Richard Powers: “Climate change is a psychological problem”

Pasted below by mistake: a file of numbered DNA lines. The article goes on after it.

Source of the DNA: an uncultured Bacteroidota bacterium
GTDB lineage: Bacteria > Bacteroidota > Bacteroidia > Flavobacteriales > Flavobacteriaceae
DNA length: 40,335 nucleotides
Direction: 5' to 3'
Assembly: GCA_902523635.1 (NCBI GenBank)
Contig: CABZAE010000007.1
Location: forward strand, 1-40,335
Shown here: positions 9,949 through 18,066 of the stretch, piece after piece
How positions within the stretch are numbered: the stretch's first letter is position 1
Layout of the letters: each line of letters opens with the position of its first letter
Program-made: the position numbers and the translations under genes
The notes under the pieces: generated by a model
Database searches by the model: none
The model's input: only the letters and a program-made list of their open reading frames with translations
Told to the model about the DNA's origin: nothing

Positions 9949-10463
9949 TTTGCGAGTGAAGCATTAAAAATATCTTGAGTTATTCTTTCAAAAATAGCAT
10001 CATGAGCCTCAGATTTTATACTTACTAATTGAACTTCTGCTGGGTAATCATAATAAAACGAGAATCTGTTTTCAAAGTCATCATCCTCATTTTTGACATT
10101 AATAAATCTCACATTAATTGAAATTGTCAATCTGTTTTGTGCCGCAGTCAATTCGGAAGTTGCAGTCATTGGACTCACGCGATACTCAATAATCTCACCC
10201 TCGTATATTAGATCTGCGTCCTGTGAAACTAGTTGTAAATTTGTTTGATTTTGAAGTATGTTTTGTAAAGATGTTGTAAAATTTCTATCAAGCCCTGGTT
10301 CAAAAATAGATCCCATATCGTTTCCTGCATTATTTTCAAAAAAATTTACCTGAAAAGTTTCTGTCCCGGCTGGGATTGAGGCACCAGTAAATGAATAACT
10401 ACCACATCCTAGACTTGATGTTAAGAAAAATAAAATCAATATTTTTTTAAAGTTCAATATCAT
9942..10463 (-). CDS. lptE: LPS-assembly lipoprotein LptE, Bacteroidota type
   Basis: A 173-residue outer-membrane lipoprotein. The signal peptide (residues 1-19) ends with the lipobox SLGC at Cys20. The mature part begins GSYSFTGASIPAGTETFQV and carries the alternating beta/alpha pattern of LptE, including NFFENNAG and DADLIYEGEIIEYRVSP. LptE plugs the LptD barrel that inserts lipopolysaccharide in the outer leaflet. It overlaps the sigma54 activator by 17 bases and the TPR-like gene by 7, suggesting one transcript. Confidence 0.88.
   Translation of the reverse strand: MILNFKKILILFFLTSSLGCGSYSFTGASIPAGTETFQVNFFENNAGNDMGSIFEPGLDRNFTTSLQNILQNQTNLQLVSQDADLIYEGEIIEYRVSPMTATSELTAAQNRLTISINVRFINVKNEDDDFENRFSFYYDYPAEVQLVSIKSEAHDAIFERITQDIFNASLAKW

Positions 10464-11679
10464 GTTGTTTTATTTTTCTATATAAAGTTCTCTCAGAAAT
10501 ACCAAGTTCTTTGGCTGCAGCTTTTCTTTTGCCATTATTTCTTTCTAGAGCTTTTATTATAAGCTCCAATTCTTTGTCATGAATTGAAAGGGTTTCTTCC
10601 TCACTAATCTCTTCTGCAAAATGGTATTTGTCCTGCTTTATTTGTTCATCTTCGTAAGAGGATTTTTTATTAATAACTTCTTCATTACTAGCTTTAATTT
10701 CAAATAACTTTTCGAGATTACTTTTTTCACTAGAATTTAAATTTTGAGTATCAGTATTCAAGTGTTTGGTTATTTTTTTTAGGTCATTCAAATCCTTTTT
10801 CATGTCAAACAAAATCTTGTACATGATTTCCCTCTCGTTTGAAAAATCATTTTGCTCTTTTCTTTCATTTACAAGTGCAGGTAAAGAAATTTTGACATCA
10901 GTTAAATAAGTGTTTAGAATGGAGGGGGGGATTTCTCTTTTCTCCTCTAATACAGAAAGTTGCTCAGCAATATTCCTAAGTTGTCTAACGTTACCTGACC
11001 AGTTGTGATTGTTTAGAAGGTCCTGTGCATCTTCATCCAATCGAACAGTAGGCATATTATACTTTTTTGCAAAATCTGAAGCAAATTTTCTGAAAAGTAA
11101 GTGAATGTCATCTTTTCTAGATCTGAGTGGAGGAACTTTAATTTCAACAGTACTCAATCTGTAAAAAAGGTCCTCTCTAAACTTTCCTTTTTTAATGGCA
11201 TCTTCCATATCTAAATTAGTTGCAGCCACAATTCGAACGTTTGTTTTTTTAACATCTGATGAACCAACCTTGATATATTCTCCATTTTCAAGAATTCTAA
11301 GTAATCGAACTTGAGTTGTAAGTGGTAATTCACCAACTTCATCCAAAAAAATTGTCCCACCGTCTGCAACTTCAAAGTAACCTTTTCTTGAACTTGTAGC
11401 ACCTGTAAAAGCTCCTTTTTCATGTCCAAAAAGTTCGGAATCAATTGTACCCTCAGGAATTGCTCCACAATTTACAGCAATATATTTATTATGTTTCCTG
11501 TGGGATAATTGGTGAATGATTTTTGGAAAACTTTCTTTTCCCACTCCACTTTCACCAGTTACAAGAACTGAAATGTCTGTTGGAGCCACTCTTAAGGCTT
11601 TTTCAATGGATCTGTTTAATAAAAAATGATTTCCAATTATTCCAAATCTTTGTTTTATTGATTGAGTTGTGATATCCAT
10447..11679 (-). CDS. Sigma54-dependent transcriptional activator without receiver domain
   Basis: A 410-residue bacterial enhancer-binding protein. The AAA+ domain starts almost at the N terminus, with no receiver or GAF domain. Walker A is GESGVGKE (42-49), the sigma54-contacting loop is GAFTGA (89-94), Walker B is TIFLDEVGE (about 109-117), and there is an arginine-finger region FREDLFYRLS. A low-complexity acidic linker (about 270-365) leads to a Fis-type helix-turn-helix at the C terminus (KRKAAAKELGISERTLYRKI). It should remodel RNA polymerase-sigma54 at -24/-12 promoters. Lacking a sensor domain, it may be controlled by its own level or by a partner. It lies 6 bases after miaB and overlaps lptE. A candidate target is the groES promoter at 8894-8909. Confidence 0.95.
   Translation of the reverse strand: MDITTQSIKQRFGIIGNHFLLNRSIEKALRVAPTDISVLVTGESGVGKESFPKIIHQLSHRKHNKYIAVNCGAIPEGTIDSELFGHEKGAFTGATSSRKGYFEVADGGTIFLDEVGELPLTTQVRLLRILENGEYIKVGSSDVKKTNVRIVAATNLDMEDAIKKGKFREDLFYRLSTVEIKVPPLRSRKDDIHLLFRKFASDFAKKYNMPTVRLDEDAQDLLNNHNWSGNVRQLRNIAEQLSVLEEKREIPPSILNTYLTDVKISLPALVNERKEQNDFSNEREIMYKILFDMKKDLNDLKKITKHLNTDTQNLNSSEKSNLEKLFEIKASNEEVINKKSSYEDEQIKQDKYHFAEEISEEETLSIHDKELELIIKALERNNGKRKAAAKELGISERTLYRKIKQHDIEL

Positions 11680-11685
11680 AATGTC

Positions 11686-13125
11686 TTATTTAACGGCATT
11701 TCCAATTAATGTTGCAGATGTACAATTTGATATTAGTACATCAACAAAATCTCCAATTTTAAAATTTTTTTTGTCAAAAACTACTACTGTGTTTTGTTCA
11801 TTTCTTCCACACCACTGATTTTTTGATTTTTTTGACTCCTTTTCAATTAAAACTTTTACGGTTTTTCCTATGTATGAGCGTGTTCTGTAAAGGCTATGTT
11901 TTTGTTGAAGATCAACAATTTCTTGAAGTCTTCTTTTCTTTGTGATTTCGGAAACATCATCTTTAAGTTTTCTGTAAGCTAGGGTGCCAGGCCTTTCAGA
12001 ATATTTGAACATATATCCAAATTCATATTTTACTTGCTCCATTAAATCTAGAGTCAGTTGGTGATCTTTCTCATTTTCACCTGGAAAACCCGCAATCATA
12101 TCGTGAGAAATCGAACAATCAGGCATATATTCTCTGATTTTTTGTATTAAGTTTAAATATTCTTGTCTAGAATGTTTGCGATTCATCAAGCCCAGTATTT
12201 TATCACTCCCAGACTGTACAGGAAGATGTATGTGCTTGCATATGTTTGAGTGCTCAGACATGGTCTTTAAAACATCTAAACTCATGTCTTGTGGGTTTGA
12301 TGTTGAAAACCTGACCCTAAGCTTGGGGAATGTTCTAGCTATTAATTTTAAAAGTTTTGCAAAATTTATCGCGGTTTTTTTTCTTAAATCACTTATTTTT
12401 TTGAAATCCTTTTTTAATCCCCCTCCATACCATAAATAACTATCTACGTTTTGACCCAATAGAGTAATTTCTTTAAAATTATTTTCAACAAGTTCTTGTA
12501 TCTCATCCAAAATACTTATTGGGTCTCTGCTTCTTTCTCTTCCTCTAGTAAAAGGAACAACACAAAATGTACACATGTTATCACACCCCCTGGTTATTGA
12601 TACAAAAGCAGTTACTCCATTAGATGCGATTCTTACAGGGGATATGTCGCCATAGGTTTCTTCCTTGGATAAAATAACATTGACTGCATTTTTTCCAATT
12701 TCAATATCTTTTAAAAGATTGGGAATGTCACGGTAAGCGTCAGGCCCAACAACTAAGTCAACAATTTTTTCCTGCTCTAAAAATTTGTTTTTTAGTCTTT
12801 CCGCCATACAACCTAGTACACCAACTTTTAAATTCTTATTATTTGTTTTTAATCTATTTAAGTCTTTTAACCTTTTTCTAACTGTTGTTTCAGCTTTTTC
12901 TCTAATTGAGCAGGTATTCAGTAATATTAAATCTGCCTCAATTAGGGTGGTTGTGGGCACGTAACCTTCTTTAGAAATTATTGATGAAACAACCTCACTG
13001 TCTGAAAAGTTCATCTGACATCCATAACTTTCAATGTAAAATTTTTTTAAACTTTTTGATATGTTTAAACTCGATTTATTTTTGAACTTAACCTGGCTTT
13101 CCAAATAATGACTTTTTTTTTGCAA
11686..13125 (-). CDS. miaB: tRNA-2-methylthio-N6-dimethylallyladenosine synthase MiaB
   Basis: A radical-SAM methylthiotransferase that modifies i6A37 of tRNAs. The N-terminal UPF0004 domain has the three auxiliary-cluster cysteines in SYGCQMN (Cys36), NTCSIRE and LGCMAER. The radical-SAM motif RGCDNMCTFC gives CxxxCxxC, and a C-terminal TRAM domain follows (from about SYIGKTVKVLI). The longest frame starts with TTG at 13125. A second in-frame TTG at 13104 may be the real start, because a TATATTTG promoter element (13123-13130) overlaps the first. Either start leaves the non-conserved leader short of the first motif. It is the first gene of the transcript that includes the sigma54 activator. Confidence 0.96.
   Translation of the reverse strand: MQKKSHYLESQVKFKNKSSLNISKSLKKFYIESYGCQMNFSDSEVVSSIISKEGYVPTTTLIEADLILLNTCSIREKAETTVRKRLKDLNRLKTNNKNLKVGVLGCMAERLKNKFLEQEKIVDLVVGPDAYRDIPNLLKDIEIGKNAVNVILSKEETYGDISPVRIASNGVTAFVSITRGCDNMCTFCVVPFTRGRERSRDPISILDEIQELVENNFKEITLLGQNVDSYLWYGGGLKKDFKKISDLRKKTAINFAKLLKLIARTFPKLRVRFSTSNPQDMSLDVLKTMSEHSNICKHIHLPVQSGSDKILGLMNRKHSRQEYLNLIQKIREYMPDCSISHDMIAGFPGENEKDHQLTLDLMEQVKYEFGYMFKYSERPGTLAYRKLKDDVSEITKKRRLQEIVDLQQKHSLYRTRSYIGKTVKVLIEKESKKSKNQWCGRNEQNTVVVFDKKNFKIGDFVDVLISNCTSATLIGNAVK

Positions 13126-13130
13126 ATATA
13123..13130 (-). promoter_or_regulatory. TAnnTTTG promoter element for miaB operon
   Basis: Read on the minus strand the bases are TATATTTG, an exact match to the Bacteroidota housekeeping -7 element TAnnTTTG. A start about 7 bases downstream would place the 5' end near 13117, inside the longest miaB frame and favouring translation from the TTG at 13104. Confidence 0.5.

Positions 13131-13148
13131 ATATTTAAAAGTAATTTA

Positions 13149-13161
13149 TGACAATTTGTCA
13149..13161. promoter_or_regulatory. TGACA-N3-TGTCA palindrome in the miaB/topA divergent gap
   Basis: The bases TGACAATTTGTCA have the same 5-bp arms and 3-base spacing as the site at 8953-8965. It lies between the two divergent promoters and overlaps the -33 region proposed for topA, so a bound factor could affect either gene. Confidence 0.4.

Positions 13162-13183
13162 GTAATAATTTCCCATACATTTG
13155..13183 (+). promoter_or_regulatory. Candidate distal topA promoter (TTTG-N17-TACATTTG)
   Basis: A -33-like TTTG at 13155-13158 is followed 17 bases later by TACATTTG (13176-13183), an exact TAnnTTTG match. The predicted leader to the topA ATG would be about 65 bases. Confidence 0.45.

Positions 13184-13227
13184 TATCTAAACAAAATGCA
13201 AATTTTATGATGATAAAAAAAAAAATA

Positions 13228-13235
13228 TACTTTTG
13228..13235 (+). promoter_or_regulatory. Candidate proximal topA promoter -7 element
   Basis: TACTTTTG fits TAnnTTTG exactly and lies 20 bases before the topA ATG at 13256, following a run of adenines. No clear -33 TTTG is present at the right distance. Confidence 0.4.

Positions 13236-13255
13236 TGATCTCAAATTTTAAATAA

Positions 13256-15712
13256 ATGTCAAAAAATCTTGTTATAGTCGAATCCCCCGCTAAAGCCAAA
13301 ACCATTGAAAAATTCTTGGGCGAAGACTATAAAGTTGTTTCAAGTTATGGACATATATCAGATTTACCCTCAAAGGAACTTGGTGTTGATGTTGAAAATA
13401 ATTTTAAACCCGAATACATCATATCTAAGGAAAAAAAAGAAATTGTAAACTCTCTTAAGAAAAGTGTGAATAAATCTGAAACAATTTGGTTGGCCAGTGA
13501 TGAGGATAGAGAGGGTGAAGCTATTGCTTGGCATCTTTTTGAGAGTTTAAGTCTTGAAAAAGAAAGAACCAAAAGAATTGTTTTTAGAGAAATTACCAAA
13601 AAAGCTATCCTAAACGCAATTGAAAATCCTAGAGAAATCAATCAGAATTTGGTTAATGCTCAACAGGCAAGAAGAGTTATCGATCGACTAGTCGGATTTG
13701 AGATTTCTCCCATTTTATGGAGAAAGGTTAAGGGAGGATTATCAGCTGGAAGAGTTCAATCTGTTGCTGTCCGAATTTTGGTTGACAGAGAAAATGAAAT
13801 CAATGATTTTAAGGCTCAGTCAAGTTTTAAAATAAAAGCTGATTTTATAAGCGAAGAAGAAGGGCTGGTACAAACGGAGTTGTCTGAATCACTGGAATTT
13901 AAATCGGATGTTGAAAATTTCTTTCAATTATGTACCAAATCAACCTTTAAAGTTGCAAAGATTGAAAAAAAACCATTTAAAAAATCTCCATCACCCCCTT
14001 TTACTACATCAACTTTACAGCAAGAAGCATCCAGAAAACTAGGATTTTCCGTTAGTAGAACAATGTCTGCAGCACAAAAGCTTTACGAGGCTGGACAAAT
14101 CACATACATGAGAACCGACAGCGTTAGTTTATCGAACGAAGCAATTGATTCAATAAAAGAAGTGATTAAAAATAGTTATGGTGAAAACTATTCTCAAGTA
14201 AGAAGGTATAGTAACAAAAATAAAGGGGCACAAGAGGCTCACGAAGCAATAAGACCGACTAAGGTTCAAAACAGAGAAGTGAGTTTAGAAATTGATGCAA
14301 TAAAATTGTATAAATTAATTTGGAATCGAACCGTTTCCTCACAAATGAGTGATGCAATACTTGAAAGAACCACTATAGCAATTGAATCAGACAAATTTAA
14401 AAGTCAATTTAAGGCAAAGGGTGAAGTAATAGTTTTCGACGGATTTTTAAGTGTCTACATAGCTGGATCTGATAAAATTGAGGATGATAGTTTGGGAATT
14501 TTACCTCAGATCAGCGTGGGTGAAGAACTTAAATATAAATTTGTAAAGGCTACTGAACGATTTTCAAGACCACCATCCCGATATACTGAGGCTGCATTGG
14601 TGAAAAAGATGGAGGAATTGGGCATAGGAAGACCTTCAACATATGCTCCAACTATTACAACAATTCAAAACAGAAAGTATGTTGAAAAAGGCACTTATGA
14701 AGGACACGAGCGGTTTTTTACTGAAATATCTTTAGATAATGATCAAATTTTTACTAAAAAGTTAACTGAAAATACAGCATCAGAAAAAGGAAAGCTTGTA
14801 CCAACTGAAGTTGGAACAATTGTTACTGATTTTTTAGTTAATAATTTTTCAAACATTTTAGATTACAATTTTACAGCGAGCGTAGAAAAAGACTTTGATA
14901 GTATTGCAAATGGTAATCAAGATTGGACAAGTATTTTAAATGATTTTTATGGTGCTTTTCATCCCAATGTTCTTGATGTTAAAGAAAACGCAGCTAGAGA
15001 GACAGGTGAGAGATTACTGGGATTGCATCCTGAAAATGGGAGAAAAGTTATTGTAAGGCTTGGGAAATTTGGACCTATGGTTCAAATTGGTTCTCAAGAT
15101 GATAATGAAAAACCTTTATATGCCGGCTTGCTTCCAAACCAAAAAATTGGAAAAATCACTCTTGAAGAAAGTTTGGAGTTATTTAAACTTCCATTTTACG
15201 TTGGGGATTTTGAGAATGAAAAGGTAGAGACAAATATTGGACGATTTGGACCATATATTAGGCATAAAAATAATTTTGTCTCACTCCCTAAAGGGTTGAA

There is something mystical about Powers – his surname adding to the sense of an other-worldly persona. Yethe is wary of the individualistic notion of “self-reliance”, as emphasised in the American literary tradition of Henry David Thoreau and Ralph Waldo Emerson. “I want transcendentalism without that focus,” he said, warning that, unless we can reconnect with the wider ecosystems we depend on, so much that is meaningful in life risks being lost. “Today’s stage of capitalism is increasingly intoxicated with the idea of increasing our power through technological control of time and space. When I was living in Silicon Valley, I’d go to dinner parties and people would say, ‘Just hold on a little bit longer, because we’re going to cure death.’”